First and foremost …
RVLVVR has nothing to do with Meatspace mechanics (except for the use of websockets) nor does it have anything to do with a Meatspace 3.0 version.
How communication works with GPG through RVLVVR
Let’s say your name is Jane and you want to talk to Bob and Sally.
To talk to either Bob or Sally, you need to have access to their public key. If you are using Keybase.io, then you may have generated a key pair on there and downloaded it to your local machine.
So in terms of Keybase-specific commands, you would track them like:
> keybase track bob > keybase track sally
Where ‘bob’ and ‘sally’ are their Keybase usernames.
This will allow you to send them messages but they can’t read it until they add your public key back. So you would have to become friends with them and/or gain some sort of comfort/trust level to have them consider tracking you back.
So for bob, he would have to do:
> keybase track jane
And if he wants he can also do:
> keybase track sally
And Sally would do the same for you and Bob if she chooses to.
Now let’s say you all end up tracking each other. The connection would look like this:
What this means is that if you send a private (encrypted) message on RVLVVR to Bob, then Sally can’t see it because the exchange can only be shared between your two keys. If you send a message to Sally, then Bob can’t see it. And if Bob sends one to Sally then you can’t see it. (That is, unless someone steals your computer and knows all your passwords but then you have other sorts of problems to deal with)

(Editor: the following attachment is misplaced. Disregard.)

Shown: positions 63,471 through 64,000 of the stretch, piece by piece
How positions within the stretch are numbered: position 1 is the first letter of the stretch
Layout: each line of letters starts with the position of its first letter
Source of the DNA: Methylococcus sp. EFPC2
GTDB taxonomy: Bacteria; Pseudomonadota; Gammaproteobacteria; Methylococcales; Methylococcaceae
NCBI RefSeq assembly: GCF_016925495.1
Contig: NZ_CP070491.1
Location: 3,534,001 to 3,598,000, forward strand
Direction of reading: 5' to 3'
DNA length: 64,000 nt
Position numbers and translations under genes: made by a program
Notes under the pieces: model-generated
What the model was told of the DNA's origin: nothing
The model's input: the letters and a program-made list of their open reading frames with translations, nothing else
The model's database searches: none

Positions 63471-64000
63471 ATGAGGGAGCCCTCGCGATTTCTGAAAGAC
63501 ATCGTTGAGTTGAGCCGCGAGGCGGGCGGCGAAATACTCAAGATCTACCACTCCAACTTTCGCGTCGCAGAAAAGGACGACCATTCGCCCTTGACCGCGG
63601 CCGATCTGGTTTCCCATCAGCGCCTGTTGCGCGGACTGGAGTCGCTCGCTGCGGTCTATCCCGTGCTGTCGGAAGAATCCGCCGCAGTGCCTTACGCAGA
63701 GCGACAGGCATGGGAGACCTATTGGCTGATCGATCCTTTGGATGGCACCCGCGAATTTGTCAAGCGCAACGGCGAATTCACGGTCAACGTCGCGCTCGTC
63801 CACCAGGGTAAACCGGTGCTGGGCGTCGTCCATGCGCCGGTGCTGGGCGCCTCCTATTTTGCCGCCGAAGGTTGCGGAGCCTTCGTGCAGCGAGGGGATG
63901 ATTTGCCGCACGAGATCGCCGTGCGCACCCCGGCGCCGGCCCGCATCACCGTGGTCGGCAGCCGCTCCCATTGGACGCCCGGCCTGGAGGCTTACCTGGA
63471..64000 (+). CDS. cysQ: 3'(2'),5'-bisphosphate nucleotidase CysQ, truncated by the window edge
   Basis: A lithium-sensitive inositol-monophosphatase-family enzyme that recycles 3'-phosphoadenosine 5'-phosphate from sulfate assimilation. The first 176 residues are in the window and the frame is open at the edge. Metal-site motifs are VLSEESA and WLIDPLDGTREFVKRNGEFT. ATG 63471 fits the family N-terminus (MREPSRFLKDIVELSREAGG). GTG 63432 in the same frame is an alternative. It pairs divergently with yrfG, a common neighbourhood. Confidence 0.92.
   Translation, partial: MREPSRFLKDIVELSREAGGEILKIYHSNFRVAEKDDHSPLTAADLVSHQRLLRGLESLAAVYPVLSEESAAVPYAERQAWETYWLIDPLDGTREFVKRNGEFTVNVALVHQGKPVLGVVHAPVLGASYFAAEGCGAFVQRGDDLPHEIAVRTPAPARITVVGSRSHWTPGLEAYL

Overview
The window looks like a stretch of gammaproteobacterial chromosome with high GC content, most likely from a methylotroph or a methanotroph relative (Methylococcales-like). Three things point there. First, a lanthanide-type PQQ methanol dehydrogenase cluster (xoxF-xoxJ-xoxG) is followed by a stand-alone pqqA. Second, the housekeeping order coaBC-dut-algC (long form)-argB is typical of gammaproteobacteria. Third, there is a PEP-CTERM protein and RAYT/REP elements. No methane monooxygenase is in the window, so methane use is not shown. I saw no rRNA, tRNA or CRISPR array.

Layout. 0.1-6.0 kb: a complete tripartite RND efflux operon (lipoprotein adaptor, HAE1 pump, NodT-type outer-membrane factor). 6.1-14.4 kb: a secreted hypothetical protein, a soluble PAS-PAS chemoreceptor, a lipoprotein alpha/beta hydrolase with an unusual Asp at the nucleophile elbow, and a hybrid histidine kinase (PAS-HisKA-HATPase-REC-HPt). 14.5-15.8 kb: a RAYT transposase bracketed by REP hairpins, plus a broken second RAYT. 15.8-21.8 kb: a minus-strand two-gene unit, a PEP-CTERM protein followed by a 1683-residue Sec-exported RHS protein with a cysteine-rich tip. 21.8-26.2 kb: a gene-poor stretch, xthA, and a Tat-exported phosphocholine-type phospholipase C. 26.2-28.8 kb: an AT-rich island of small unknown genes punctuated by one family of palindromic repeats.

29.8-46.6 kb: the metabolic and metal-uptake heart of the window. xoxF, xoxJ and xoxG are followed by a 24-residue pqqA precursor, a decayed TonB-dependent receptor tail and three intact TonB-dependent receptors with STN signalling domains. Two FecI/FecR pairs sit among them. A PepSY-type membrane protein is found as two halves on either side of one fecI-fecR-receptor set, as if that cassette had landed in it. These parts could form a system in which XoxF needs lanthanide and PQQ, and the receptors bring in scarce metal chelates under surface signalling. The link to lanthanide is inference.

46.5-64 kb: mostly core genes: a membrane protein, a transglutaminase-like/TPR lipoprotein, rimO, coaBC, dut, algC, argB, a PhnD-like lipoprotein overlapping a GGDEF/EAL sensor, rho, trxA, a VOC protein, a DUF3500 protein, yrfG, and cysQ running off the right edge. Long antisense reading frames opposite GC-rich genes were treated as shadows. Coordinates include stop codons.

The RVLVVR conversation flow
There are two servers that are interacting. There is the one on your local machine that encrypts and decrypts private messages from the people you tracked and messages you create are broadcasted to a remote server also known as a broker. What the broker does is send out private (encrypted) and public (plain text) messages to whoever is listening to that server:
The difference between public and private messages
In some cases, you might have conversations with Bob that you want everyone else to see. Then you set that as public and it won’t be encrypted - it will just broadcast to broker servers as plain text.
On the other hand, you might have conversations with Sally that you don’t want everyone to see. It is something only between your keys. In that case you would send it as private and it will be encrypted. If someone else listens to the channel that you both are conversing in, all they will see is encrypted blocks of text that are meaningless to them. If you have public messages with each other, they will see them as is.
RVLVVR allows two types of situations to happen: one is to allow everyone to read your public messages that have been active in the past hour (you can see them on http://rvlvvr.net/feed) and the other is to allow you to have private conversations that the correct receiver with the correct key can decrypt.
All messages on the broker servers (currently http://rvlvvr.net is a broker and the default one set in your local configuration file) expire after 1 hour by default. If you were to broadcast to another server that someone else set up, they could in theory change it to never expire but it doesn’t really matter since they cannot decrypt private messages. And for them to store public messages - well, isn’t that what Twitter does?